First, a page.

How late-stage cancer patients are treated varies widely by region and hospital, according to a new Dartmouth Atlas Project report.
For the study, researchers analyzed records for 236,000 Medicare patients ages 65 and older who had late-stage cancer and died between 2003 and 2007. Among the findings, most Medicare patients who were treated at Westchester Medical Center in Valhalla, N.Y., (57 percent) died in the hospital. At Evanston (Ill.) Northwestern Healthcare, cancer patients fared better, with less than half that share (19 percent) dying in the hospital.
"The care that patients receive has less to do with what they want and more to do with the hospital they happen to seek care from," David Goodman, lead researcher, said during a briefing. "Geography is destiny."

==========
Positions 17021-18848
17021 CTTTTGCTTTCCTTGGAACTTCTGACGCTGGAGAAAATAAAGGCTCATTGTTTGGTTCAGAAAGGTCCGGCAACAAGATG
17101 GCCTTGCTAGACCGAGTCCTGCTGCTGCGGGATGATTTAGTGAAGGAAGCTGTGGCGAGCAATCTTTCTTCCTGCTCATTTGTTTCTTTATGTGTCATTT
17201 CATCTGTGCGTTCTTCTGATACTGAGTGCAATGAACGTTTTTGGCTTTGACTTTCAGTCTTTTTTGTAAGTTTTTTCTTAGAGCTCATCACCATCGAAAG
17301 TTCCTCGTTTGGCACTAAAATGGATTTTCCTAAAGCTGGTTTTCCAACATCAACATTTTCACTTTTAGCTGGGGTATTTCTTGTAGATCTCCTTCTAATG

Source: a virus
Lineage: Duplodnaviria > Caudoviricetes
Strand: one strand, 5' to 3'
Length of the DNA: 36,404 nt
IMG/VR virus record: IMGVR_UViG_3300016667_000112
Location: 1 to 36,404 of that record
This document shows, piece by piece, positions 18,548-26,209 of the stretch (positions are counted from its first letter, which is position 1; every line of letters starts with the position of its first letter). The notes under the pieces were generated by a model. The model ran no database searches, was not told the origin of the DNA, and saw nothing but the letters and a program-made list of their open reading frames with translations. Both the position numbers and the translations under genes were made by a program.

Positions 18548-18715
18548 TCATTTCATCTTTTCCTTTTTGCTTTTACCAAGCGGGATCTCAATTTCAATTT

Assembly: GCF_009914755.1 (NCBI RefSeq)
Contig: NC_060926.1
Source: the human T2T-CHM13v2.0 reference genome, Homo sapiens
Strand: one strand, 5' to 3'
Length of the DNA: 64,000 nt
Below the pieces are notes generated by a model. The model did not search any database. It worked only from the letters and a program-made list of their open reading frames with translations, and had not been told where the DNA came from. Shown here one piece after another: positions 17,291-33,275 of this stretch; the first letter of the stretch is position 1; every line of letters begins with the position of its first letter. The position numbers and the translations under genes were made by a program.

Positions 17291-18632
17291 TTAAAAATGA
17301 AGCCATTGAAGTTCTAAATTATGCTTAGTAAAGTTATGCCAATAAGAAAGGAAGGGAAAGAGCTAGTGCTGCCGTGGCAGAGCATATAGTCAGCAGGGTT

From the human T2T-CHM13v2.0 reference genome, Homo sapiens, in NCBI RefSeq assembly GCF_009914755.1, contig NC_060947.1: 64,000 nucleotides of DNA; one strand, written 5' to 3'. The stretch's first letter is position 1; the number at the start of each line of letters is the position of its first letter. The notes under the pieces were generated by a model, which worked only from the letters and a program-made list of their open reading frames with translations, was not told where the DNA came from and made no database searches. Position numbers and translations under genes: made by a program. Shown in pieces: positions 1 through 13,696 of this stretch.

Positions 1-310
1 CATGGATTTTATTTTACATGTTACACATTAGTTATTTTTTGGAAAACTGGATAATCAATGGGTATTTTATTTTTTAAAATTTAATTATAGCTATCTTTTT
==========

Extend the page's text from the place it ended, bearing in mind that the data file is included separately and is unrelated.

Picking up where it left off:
Overall, one-third of patients passed their last days in hospitals and ICUs. But the share of cancer patients who died in a hospital was much higher in Manhattan (47 percent) than in Mason City, Iowa (7 percent).
Rates of aggressive life-sustaining treatment during the last month of life varied widely among hospitals. At New York Methodist Hospital, 27 percent of late-stage cancer patients received such treatment, compared with 7 percent at Massachusetts General Hospital.
The report does not speak to the cost implications of extreme attempts to prolong life that drain Medicare dollars from the federal coffers. What goes unsaid is that higher spending for late-stage care doesn't translate into better care.
Disparities in care may be due to some physicians favoring more aggressive approaches, while others are more open to suggesting hospice care. The latter is less expensive for Medicare, and has been called a more humane approach to dying because emphasis is placed on the quality of life remaining.